Medicare’s 2023 IRMAA Brackets and Part B Premiums Change

2022 inflation and a policy shift on a drug used in clinical trials lowered 2023 Medicare Part B premiums and increased the IRMAA brackets.

Continuing inflation and a shift in policy for the drug Aduhelm will change Medicare’s income-related monthly adjusted amount (IRMAA) brackets and the 2023 Part B premiums. Medicare beneficiaries will see an uptick in the modified adjusted gross income (MAGI) amounts used to serve as the foundation for the tiers used to calculate the IRMAA calculation and a reduction of the monthly premium Part B premiums.

Your MAGI can be found on your tax form. It is derived from your adjusted gross income (AGI) after certain allowable deductions and tax penalties. An easy way to find your AGI:

  • 1040 long form, line 37 
  • 1040A form, line 21 
  • 1040EZ, line 4

Investopedia can provide you with a nice overview of MAGI. (You may also notice from the link that MAGI is used to determine the deductible rules for Traditional IRAs and the income limits for contributing to Roth IRAs).

Those with single filing status will be able to earn $6,000 more, and couples filing together will be able to earn $12,000 more in MAGI before the Part B premiums increase in 2023.

2022 Medicare Parts A & B Premiums and Deductibles/2022 Medicare Part D Income-Related Monthly Adjustment Amounts

The following 2022 and 2023 Medicare tables were obtained from the Center for Medicare and Medicaid Services (CMS).

Beneficiaries who file individual tax returns with modified adjusted gross incomeBeneficiaries who file joint tax returns with modified adjusted gross incomeIncome-related monthly adjustment amountThe total monthly premium amount
Less than or equal to $91,000Less than or equal to $182,000$0.00$170.10
Greater than $91,000 and less than or equal to $114,000Greater than $182,000 and less than or equal to $228,000$68.00$238.10
Greater than $114,000 and less than or equal to $142,000Greater than $228,000 and less than or equal to $284,000$170.10$340.20
Greater than $142,000 and less than or equal to $170,000Greater than $284,000 and less than or equal to $340,000$272.20$442.30
Greater than $170,000 and less than $500,000Greater than $340,000 and less than $750,000$174.20$544.30
Greater than or equal to $500,000Greater than or equal to $750,000$408.20$578.30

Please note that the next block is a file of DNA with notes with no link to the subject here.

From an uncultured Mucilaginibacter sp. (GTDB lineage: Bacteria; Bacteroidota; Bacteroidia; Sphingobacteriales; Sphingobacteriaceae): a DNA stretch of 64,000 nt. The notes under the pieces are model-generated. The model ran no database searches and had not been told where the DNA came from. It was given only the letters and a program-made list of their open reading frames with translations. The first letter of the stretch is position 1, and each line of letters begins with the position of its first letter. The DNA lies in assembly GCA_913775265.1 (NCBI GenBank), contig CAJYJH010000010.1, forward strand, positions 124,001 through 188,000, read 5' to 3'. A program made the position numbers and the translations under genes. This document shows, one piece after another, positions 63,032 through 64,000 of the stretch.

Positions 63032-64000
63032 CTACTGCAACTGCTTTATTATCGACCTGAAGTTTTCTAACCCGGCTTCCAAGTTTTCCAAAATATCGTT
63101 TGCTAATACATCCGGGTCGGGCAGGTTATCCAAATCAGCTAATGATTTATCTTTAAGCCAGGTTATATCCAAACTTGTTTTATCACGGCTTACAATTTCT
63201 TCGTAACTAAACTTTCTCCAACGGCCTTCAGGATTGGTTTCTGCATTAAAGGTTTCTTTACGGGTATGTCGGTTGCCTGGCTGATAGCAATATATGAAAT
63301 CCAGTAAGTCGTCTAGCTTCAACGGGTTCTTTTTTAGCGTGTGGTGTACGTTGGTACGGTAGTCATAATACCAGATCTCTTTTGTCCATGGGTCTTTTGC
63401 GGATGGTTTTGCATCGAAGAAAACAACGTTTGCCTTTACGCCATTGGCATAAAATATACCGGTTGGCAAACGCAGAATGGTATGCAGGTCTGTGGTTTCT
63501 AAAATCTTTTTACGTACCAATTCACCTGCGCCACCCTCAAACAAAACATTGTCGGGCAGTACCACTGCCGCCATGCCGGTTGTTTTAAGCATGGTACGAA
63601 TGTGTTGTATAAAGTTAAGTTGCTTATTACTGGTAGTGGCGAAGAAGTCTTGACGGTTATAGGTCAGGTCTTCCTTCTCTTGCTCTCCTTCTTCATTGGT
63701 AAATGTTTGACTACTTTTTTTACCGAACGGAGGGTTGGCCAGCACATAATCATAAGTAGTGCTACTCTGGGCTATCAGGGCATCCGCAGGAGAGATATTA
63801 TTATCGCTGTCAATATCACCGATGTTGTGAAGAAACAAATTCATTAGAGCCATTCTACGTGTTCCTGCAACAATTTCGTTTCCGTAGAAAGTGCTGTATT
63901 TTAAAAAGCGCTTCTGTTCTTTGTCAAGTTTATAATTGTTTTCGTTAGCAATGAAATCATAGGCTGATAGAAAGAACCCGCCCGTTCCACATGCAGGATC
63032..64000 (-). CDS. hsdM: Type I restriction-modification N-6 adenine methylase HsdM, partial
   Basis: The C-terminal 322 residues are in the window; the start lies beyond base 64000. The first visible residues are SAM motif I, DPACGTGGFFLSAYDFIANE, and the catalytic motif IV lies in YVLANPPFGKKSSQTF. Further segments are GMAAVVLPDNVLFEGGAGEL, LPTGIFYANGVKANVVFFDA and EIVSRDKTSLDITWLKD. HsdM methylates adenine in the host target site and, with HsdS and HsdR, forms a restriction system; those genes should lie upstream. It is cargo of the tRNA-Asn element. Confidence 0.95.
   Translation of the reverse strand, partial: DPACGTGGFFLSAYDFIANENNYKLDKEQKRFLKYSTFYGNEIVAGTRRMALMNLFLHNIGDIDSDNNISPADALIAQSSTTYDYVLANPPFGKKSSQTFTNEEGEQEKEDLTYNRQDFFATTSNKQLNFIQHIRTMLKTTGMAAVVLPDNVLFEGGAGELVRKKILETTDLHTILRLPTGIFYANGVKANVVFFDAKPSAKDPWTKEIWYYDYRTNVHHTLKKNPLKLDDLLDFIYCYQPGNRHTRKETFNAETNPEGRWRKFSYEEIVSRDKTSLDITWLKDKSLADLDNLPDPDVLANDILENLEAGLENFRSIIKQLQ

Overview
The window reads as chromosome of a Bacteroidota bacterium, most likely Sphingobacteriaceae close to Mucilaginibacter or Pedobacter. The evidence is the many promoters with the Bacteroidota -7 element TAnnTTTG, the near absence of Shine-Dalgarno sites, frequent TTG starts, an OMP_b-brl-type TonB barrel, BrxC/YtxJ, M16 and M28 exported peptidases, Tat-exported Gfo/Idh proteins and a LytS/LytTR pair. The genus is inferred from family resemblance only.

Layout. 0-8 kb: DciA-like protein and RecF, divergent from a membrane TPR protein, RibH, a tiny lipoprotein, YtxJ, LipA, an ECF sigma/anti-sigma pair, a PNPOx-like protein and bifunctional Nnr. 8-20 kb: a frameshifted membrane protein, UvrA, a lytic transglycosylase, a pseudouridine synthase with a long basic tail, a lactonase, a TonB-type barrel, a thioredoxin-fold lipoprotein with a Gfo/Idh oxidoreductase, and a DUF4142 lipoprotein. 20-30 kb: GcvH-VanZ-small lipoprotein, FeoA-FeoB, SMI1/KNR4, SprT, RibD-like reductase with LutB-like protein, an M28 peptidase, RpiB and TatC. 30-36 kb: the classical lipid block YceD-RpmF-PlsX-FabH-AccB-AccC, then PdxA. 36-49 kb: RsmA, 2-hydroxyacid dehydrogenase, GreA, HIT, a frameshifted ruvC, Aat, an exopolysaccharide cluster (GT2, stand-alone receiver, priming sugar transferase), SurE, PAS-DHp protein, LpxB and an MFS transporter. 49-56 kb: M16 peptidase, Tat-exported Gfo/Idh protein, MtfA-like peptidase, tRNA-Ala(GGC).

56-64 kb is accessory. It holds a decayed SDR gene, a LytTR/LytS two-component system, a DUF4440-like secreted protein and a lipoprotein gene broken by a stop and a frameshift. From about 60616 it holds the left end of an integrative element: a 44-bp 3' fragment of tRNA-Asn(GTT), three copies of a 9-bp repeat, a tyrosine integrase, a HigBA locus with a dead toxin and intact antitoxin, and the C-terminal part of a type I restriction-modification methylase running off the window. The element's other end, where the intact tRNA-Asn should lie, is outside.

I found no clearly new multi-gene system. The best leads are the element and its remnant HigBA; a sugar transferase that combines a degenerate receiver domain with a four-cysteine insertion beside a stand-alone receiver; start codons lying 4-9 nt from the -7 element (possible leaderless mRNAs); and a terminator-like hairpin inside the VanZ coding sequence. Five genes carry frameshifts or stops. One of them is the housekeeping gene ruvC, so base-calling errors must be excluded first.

2023 Medicare Part B total premiums for high-income beneficiaries

Beneficiaries who file individual tax returns with modified adjusted gross income:Beneficiaries who file joint tax returns with modified adjusted gross income:Income-Related Monthly Adjustment AmountTotal Monthly Premium Amount
Less than or equal to $97,000Less than or equal to $194,000$0.00$164.90
Greater than $97,000 and less than or equal to $123,000Greater than $194,000 and less than or equal to $246,000$65.90$230.80
Greater than $123,000 and less than or equal to $153,000Greater than $246,000 and less than or equal to $306,000$164.80$329.70
Greater than $153,000 and less than or equal to $183,000Greater than $306,000 and less than or equal to $366,000$263.70$428.60
Greater than $183,000 and less than $500,000 Greater than $366,000 and less than $750,000$362.60$527.50
Greater than or equal to $500,000Greater than or equal to $750,000$395.60$560.50

Individuals in the lowest IRMAA tier will save $62.40 in total premiums and couples will save $124.80 after paying their Part b premiums for 2023.

About 93% of Medicare beneficiaries fall within the parameters of the first tier of the IRMAA brackets. 

Congress limited the rise of Part B premiums in 2021 because of the coronavirus pandemic. Medicare then responded to the Food and Drug Administration’s accelerated approval of Adulhelm, used for the treatment of Alzheimer’s disease that year, as justification for increasing Part B premiums for 2022. As a result, the monthly premium jumped from 14.5% or $148.50 to $170.10. This was defensible because at the time the Biogen drug was initially priced at $56,000 a year.

Biogen then cut the costs for its medication roughly in half to $28,200 and the CMS also decided to limit usage to only those enrolled in clinical trials. The result was a drop of about 3% in the 2023 Part B premium.

By the way, Medicare Part A continues to be free – providing you or your spouse paid Medicare taxes for at least 10 years while working!

About the Author

Francis Xavier (FX) Bergmeister, CLU®, ChFC®, CASL®, ChSNC® has been Certified Financial Planner® for 30 years. He is a graduate of the Wharton School and earned a Doctor of Arts from George Mason University. He provides retirement seminars thru Federal Career Experts.